This happened once in a BOM program I attended as a beginning quilter.  Not only was the quilt shop so disorganized as to not have the tutorial ready, they'd cut the fabric for the block incorrectly!  It was not fun and not amusing to show up for class, only to realize the lesson was a total joke.  I didn't go back again.

You have to make an effort with your content.  It's very clear when you don't care, don't want to do it, and don't have passion for it.

This is especially true online.  If you post an article about paper piecing, for example, but don't provide photos to demonstrate the technique, how likely is that article going to help anyone with paper piecing?  If it doesn't properly teach the lesson, how will it help quilters learn to paper piece?

And if it doesn't help anyone, it won't be shared. 

Links are one of the biggest ways you'll gain traffic as an online business.
People only share, link, or tweet if they find something cool and fun and helpful.

This is a VISUAL craft.  We need to SEE it, step by step.  You need to share lots of photos, or videos if you can.

These photos and videos don't have to be perfect.


Many times I'll mention the idea of videos to another quilter and they literally curl up with fright at the idea.  Yes, it takes practice, but the more videos you make, the more you'll get comfortable with the process.

It's taken me a long time to realize that most quilters are not looking for perfection - you're looking for honesty, for experience, and for real examples of what to expect.  You want to SEE the real thing being stitched as it's REALLY stitched.

I've learned this just recently when teaching the Heart and Feather Wholecloth Quilt.  Most of the questions and confusion generated about this project were caused when I decided to split the outline quilting and microstippling into two separate videos.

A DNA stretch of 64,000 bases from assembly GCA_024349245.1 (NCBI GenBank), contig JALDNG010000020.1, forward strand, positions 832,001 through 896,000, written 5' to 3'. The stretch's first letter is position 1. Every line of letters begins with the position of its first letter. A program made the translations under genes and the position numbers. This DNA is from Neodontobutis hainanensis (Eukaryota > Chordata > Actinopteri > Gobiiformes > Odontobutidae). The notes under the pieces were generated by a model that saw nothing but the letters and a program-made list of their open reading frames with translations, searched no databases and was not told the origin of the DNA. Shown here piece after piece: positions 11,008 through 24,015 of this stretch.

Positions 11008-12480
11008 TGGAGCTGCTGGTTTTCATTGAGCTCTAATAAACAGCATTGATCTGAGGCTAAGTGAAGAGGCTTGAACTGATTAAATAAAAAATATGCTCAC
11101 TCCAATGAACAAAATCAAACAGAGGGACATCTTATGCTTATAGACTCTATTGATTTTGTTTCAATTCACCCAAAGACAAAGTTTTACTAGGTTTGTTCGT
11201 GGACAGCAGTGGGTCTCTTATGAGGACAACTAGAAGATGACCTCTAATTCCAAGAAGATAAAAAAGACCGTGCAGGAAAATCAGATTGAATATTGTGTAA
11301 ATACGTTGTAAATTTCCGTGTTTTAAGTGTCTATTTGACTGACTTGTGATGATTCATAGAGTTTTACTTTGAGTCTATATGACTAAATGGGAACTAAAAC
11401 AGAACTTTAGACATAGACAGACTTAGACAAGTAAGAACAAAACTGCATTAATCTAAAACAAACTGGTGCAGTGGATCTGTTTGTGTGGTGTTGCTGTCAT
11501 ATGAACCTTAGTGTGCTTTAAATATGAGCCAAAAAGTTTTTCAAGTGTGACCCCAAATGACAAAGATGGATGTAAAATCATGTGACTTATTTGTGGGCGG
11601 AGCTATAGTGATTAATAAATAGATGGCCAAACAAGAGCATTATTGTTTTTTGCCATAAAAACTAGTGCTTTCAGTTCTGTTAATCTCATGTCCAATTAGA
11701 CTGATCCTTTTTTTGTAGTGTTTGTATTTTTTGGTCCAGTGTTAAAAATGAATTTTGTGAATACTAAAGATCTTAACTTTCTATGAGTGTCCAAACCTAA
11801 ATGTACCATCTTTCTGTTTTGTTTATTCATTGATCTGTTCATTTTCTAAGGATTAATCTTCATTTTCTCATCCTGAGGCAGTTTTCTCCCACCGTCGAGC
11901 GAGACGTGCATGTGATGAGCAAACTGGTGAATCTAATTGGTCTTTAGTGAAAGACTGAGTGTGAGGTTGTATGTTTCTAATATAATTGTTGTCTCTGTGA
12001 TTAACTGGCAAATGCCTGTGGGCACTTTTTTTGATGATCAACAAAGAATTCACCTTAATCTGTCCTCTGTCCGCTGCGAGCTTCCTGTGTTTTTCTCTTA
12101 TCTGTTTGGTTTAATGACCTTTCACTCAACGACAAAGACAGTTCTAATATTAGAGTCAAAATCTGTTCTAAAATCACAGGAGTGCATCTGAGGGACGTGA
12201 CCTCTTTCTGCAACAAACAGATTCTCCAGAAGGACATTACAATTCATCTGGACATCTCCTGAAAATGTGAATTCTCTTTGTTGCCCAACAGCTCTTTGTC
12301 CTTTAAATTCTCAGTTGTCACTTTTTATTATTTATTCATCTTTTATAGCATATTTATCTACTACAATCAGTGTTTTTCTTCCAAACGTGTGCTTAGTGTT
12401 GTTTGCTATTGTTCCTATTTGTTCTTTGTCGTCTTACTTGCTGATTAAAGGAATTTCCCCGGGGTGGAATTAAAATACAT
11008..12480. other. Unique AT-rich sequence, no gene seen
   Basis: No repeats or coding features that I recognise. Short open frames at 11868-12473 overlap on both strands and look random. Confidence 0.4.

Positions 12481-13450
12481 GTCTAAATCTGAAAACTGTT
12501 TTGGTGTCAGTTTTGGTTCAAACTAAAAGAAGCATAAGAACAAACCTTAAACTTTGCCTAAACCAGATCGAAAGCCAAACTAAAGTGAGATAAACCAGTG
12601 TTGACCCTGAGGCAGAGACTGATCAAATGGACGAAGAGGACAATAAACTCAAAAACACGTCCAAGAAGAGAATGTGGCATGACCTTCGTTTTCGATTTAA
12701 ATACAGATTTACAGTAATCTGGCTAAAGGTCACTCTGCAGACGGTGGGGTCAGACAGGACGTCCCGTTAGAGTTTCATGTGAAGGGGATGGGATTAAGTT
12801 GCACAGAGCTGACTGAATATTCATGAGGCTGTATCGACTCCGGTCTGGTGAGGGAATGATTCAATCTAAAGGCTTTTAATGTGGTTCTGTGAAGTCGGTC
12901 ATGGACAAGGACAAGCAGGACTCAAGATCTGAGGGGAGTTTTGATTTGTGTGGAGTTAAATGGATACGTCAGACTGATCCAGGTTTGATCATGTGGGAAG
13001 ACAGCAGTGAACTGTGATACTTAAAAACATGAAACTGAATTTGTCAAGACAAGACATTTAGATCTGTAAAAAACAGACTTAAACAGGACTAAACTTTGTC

This just wasn't the way I would have quilted the real quilt, and you all knew it!  I couldn't fool you for a second, and this created more confusion for you, and more work for me.  From this experience, I learned to show you exactly what I'm doing, exactly the way I'd really do it in a real quilt.

That's sharing experience - that is REAL CONTENT.

It takes passion to do this kind of thing.  You can't half-a$$ it. 

That takes us again back to the first post - if you want to be in business, you've got to really WANT it!

You've got to be not just willing, but excited about creating content: quilts, designs, patterns to give away for free, to teach, to share.  This is exciting because it's going to help quilters learn, and by helping quilters learn, you're providing a valuable service.

In exchange for your content, your time, your passion, you will receive traffic, and you will build a solid foundation for a business to grow year after year.

So this week take some time to think about traffic and content.  If you don't have a blog right now, consider starting one. 

Blogs are basically free websites with a simple interface which allows you to post easily and quickly.  Yes, you could also start a traditional website, but it's much more time consuming, costs money, and can be confusing to get started.

A blog is much easier to work with, and especially if you've never, ever done anything like this before, it's the best place for you to get started.

I don't want to hear that you "don't know how to blog."  Figure it out.  Find tutorials.  GOOGLE IT!  Click on buttons just to see what they do.  Don't ask your kid or grandkid to do it for you.  YOU need to know how to do this.